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Beginning on the West Side at Guadalupe Cultural Arts Center

It was our first year to participate and the first year supporters were able to march down “César E. Chávez Blvd”.  Last year, San Antonio renamed Durango Blvd to César E. Chávez Blvd but it wasn’t without controversy.  So it wasn’t a surprise that the crowd cheered louder as we approached the boulevard. “¡Sí se puede!”  You could feel the energy rise … it didn’t hurt that there were a few bikers parked nearby revving up their engines really getting the crowd excited.

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My mom, two boys and my husband marching on César E. Chávez Blvd.

Leaders stopped and gathered in on the steps of San Antonio’s City Hall to recognize Paul E. Chávez, the Grand Marshall of the March (and son of César) and make a proclamation of the day.  In a recent interview in Phoenix, Paul is quoted saying of his father, “He told us to remember that the work is not like a baseball game. It doesn’t end. The struggle only ends when we give up.” (source: MySA.com, http://bit.ly/JmVNwf)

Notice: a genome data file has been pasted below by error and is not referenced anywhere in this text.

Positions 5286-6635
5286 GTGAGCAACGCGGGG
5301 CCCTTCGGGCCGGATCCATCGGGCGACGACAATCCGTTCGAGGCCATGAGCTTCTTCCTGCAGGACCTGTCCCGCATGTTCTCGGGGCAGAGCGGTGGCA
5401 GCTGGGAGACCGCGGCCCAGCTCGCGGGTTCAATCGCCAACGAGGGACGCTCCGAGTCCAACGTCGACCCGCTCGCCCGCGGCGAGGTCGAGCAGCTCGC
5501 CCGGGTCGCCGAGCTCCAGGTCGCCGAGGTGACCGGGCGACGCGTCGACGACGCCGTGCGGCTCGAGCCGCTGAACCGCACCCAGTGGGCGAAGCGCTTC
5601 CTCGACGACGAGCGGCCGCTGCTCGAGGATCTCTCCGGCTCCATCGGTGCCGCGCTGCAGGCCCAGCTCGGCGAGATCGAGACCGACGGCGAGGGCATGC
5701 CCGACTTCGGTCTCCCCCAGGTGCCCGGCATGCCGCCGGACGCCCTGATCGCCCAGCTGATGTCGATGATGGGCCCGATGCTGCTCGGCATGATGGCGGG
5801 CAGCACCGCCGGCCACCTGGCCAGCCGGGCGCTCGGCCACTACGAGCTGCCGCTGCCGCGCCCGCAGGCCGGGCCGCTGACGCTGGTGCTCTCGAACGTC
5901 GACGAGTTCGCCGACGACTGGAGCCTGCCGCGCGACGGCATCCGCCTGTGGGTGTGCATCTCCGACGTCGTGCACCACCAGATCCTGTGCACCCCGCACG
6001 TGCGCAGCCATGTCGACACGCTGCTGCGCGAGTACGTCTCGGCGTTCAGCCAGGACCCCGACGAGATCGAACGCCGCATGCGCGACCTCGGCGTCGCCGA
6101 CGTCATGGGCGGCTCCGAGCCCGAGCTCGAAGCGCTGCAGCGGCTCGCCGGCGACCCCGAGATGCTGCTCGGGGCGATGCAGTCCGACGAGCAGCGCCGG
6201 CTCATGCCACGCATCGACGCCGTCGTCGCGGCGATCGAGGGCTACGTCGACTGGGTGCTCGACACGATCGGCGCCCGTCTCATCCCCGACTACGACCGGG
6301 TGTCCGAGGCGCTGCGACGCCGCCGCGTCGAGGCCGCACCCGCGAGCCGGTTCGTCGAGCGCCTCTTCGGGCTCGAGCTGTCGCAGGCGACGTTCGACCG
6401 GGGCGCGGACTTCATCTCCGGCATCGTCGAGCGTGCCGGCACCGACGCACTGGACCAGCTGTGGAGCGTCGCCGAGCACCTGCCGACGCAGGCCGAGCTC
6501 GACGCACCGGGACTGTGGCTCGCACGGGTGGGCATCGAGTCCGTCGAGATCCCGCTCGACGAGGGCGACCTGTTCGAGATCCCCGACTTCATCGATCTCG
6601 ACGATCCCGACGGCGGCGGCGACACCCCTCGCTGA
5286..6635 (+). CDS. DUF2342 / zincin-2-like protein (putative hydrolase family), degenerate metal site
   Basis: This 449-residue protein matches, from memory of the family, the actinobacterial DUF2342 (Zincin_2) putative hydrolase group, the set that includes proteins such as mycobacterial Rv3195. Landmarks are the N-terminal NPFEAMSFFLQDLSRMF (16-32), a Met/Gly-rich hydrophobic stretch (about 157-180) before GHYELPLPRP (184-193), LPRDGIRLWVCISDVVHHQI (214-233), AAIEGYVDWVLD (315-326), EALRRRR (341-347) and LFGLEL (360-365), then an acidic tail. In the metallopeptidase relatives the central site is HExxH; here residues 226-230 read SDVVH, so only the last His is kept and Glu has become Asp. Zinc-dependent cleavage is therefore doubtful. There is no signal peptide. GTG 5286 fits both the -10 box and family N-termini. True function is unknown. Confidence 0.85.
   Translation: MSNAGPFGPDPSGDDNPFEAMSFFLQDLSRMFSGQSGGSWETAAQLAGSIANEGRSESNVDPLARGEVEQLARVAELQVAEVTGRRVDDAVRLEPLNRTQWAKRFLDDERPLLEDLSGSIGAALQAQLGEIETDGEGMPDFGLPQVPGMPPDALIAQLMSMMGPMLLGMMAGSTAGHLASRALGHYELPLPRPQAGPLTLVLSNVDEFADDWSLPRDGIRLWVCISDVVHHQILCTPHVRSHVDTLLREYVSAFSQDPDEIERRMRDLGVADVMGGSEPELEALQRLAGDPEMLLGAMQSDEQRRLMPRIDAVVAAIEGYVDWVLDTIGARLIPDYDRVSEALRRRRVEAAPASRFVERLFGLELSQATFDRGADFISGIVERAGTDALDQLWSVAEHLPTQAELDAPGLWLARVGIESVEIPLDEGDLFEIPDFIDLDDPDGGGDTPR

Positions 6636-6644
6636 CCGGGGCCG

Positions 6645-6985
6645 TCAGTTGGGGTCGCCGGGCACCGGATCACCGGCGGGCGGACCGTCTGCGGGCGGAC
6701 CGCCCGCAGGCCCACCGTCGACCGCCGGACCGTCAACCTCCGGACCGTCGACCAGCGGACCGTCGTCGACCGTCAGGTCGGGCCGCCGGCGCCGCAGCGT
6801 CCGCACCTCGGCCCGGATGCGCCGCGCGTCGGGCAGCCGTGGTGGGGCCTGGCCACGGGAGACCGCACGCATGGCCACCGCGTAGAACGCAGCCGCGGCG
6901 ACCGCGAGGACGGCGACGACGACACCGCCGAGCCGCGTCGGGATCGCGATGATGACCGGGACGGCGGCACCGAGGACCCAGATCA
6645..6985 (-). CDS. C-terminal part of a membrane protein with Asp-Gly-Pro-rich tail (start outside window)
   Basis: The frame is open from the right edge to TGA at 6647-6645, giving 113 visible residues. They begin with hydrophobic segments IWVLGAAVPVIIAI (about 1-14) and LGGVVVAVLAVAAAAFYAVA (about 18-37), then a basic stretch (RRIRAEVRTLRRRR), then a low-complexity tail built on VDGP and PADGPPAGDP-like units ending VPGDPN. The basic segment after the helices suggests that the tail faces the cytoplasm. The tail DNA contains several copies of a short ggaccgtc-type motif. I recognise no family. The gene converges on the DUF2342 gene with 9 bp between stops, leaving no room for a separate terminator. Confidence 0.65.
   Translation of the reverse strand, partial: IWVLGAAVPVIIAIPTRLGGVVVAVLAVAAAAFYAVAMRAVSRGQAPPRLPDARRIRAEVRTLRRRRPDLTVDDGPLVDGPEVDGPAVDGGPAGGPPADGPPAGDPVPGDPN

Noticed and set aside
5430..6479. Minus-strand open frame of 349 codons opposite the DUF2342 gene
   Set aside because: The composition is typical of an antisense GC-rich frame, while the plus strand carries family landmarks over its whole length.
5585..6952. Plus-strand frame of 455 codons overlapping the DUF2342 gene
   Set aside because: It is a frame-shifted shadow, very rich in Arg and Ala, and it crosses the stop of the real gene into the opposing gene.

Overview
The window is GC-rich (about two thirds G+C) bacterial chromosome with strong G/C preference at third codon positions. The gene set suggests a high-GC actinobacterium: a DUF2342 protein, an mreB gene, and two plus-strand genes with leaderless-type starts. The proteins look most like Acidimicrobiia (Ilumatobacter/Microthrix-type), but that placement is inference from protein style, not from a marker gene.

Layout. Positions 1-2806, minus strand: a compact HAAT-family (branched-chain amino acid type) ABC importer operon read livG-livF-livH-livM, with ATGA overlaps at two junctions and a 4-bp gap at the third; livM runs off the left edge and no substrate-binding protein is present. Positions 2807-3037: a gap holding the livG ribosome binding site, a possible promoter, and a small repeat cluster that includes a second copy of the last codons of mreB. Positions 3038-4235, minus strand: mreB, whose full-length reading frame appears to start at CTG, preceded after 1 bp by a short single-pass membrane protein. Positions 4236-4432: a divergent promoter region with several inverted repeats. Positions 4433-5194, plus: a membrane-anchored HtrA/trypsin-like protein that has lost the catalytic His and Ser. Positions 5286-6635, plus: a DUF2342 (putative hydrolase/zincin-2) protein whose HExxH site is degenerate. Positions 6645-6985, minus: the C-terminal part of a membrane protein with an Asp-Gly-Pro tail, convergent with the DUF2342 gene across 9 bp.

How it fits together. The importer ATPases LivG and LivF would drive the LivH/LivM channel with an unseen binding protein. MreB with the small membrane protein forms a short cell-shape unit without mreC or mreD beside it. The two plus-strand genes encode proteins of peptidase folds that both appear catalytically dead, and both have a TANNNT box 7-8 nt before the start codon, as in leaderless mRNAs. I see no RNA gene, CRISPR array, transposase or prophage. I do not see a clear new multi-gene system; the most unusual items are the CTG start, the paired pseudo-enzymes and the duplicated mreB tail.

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Paul E. Chávez, son of César E. Chávez and Grand Marshall, receiving the proclamation from SA's Mayor Castro on the steps of City Hall.

Although there was no official count, it was estimated approximately 10,000 people participated in the march, a number that I hope will grow year after year.

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From the bridge on Guadalupe Street on the West Side

Many San Antonio college students were seen and heard.  Chanting loudly:

“What do we want?”

-“Dream Act”

“When do we want it?”

-“Now”

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St. Mary's University was one of several local colleges that were represented.

City officials, local politicians and several corporations came out to honor and pay tribute to César and create awareness around the issues that are affecting our community today.  We came out to be a part of a community that doesn’t forget about honoring a man’s legacy who dedicated his life to others.  He worked tirelessly and protested by means of fasting to make a difference for others’ lives and bring justice to people around him and in this country.  To learn more about his life and work and San Antonio’s Annual March, visit www.cesarchavezlegacy.org

My son, asleep after marching for justice.

An unexpected result from this experience that puts a smile on my face is now my sons will randomly begin to chant “¡Sí se puede!” I know they don’t understand it now but I do believe that if I expose them to standing up for justice and equality, they will begin to understand why it is important to participate.  What’s the saying … “Children learn more from what is caught than what is taught.”

There is more work to do than showing up and walking 3 miles through downtown but we’ve taken our first step.  What acts do you show children the importance to stand for justice and equality?

César E. Chávez March 31, 1927 - April 23, 1993